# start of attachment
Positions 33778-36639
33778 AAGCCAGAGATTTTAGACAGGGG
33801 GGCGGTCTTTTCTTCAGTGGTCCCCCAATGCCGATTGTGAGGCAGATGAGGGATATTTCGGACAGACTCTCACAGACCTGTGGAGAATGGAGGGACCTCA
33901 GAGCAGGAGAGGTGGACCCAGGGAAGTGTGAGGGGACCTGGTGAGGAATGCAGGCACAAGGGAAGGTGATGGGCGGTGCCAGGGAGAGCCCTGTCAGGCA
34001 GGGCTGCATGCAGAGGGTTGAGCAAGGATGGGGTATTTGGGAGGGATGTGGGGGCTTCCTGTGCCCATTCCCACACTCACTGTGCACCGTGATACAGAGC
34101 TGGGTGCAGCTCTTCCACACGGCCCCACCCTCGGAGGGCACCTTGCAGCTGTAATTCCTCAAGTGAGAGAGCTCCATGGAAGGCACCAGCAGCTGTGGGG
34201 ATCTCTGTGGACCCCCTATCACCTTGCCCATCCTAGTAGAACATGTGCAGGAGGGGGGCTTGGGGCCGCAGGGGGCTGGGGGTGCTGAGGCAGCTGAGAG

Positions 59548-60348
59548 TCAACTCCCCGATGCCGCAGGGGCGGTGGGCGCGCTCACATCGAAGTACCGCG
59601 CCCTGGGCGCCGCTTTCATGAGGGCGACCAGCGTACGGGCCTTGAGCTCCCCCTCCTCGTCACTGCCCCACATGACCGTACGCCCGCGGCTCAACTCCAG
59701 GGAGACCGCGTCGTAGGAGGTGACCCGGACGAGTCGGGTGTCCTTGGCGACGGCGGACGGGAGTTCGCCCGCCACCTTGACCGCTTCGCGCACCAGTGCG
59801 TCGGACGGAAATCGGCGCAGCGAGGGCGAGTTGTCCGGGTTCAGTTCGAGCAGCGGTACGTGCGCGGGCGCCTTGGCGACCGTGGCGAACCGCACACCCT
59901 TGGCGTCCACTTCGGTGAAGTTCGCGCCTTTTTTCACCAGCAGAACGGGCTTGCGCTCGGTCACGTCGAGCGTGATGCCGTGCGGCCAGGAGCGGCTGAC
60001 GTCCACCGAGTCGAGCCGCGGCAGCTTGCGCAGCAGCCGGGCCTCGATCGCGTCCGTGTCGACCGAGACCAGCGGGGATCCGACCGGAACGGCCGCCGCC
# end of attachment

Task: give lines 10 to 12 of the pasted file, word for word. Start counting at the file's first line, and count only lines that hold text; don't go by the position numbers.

59601 CCCTGGGCGCCGCTTTCATGAGGGCGACCAGCGTACGGGCCTTGAGCTCCCCCTCCTCGTCACTGCCCCACATGACCGTACGCCCGCGGCTCAACTCCAG
59701 GGAGACCGCGTCGTAGGAGGTGACCCGGACGAGTCGGGTGTCCTTGGCGACGGCGGACGGGAGTTCGCCCGCCACCTTGACCGCTTCGCGCACCAGTGCG
59801 TCGGACGGAAATCGGCGCAGCGAGGGCGAGTTGTCCGGGTTCAGTTCGAGCAGCGGTACGTGCGCGGGCGCCTTGGCGACCGTGGCGAACCGCACACCCT